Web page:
Engaging in Discussions

Engaging in Discussions

Online discussions in this course are considered an important learning activity because it offers everyone a chance to contribute their thoughts about the content we are studying as well as reflect on the ideas of others in the class.

Engaging in a healthy discussion while empolying Netiquette builds community, allows students time to consider ideas and incorporate research into their response, and develops critical thinking and writing skills necessary for success at the post secondary level and beyond.

It is important that each student cultivates an atmosphere of respect in both Primary Posts (your initial thoughts about the topic) and Secondary Posts (your responses to your classmates' Primary Posts).

Although there are minimum word counts and posts expected to earn full credit, your posts should encourage a discussion, a back and forth exchange of ideas, that should strive to extend beyond the minimum requirements.

Tips for Online Discussions

Edudemic's 5 Online Discussion Tips For Students Saint Paul University's Online Discussions: Tips for Students University of Waterloo's  Online Discussions: Tips for Students

The Primary Post

When developing your Primary Post, consider the topic of the discussion and incorporate what you learned about the topic in the module readings, videos, learning activities, etc.

Strong Primary Posts should reflect not only your thoughts but also synthesize the content to support your ideas, generally through citing the authors, their works, and the pages/paragraphs that resonated most with you.  You may also choose to incorporate ideas from outside the required content, just be sure to cite all sources appropriately, such as by using a reference citation, hyperlinks, or pasting the URLs to the content.

The Secondary Post

When developing your Secondary Posts, restate what your classmate has said about the discussion prompt to show you understand what they are saying, and then follow up with your own ideas and reflections about how their ideas impacted you.

Strong Secondary Posts should show how you've considered the ideas of others and extended them into your own thoughtful consideration.

Examples of Strong Primary and Secondary Posts

The following offers an example of a discussion prompt, a student's Primary Post, and a student's Secondary Post response:

Example Discussion Prompt: Consider what you've learned about Concept Learning. What do you see as the main forms of concept learning in the Paul Lindley case?

Example Primary Post response:  Reviewing the Lindley case, I initially found a connection between designing the video game and instructional lesson plan materials for teachers with “concept classification” in mind (Reigeluth, 1997, p. 8). For example, the concept of “individual rights versus the rights of the state” (Watson, p. 49), would likely embrace designing instruction so students master the “higher level concept..first, then teach its subordinate concepts” either simultaneously or in sets (Reigeluth, 1997, p. 8).  Additionally, since the team wants the learners to feel in control of their learning, then the “criterion for mastery” of the practice, in this case the video game, will need to be considered as well (Reigeluth, 1997, p. 9).  Although not in the required readings for this week, I did find the Morrison, et al, (2010) text helpful in developing Reigeluth’s concept classification learning which discussed concept-related sequencing as four phenomena (Table 6-3, p. 140):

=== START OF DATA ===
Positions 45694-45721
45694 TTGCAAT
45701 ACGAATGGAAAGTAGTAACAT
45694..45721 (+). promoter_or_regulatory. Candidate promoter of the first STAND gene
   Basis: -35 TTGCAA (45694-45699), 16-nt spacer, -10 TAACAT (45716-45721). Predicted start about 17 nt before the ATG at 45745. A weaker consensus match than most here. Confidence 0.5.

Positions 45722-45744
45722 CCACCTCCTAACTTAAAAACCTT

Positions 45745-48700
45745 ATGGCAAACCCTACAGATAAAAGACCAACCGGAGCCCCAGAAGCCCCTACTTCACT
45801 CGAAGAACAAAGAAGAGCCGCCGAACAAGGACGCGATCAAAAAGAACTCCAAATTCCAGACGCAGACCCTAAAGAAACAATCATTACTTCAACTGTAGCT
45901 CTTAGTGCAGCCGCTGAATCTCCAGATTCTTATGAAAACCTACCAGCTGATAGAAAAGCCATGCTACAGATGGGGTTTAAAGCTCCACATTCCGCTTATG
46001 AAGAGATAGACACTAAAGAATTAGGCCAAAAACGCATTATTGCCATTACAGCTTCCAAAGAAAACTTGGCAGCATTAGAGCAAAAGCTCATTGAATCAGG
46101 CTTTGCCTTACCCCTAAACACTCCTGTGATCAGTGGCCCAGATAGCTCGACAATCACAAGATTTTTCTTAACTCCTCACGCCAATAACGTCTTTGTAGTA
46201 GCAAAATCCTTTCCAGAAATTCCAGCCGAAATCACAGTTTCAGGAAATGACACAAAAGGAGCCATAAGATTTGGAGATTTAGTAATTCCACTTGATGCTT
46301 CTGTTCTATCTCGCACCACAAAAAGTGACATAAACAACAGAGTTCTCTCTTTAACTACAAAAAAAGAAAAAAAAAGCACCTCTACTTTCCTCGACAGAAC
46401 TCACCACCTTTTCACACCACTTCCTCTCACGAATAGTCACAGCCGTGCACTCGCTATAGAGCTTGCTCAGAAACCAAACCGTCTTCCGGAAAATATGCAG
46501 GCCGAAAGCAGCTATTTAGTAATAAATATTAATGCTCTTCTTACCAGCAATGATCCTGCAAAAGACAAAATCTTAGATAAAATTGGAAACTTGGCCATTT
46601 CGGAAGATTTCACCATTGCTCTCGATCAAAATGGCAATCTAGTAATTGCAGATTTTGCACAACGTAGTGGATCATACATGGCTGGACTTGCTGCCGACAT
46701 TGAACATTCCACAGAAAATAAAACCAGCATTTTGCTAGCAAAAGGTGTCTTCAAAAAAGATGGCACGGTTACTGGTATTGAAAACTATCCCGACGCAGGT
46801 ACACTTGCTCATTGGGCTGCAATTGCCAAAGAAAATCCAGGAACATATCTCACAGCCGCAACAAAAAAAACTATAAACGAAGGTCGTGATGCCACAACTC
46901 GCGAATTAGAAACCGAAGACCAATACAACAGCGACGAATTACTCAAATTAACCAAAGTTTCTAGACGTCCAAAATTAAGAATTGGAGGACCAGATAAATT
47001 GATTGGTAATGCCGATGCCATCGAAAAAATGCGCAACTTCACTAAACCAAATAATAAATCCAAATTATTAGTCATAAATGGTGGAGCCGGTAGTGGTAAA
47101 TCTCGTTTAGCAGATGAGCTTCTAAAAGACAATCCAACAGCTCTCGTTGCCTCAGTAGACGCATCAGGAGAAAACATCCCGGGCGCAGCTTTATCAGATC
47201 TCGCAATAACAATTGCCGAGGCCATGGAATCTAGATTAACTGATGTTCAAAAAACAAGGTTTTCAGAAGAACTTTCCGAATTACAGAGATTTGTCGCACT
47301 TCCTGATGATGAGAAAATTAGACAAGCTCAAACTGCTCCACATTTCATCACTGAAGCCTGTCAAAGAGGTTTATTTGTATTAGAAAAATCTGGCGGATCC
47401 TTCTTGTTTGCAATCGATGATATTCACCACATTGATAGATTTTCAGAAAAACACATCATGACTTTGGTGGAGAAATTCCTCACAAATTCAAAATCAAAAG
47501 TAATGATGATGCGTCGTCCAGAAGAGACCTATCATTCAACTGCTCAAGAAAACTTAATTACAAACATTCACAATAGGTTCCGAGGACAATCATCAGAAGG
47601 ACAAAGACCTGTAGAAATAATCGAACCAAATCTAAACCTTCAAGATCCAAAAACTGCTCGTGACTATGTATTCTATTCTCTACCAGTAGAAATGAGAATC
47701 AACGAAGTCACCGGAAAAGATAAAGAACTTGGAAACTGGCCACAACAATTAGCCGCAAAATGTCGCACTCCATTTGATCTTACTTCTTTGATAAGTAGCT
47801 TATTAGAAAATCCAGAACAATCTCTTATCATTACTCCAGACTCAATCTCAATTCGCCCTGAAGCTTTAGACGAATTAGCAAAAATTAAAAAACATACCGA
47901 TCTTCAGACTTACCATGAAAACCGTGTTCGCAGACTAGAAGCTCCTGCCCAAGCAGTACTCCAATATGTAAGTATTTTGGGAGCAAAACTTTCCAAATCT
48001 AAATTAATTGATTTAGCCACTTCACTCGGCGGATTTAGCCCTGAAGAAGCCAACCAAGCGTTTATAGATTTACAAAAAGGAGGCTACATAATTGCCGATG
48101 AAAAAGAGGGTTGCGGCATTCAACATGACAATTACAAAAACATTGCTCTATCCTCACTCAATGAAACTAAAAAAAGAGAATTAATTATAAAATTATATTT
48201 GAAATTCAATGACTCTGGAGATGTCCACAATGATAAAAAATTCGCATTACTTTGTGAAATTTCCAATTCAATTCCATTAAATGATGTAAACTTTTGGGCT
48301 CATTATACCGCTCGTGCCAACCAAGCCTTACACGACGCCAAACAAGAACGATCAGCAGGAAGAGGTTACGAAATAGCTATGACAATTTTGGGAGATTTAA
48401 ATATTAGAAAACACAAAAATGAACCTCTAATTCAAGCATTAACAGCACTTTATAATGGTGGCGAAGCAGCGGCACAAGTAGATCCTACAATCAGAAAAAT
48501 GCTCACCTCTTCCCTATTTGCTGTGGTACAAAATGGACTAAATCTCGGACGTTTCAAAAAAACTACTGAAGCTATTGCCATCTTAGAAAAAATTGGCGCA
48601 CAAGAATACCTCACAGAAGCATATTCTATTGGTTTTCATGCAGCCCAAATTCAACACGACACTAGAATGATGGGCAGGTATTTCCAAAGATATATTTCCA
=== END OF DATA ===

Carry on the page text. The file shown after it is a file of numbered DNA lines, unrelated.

Phenomenon 1: Class Relations - teaching characteristics of a class before teaching members of the class

Phenomenon 2: Propositional Relations - example provided first then the proposition

Phenomenon 3: Sophistication - begins with simple/concrete and progress to complex/abstract

Phenomenon 4: Logical Prerequisite - teach logical prerequisite concepts first

Sources

Morrison, G. R. , Ross, S. M., Kemp, J. E., & Kalman, H. (2010). Designing effective instruction: Applications of instructional design (6th Ed.), New York, NY: Wiley. Reigeluth, C.R. (1997). Module 1 Application Tasks (Skills): Concept Classification. Unpublished manuscript, Indiana University - Bloomington, Department of Instructional Systems Technology.

Watson, W. R. (2014). The ID Casebook (4th ed). Upper Saddle River, NJ: Pearson Education, Inc. Example Secondary Post response: Interesting response, Hyacinth. I'm not sure if there is a way to gauge what you called "just right" especially from a novice instructional design perspective.  I would imagine much is gained through hindsight, even though the instructional design situations, resources, outcomes, stakeholders, etc., change from project to project. Finding the balance between perfection and completion seems to be the struggle, well at least for me.  Whenever I'm working, in the back of my mind rings Raymond’s Cathedral and the Bazaar and the idea of “release early, release often.”  Is it possible to spend too much time in front-end analysis that resources are squandered for the next phase of development?  In the end, the work must get done, right? - and isn't there something to be said for having room to improve?  I think there is value in iterating towards the goal versus trying to hit a home run from the start.
This page is licensed under a Creative Commons Attribution License and contains content from a variety of sources published under a variety of open licenses, including:

  • Original content contributed by Lumen Learning
  • Content contributed by Ronda Dorsey Neugebauer for Indiana University-Bloomington's course discussion "Excerpt from R521 Instructional Design and Development I - Week 2 Discussion" under a Creative Commons Attribution License


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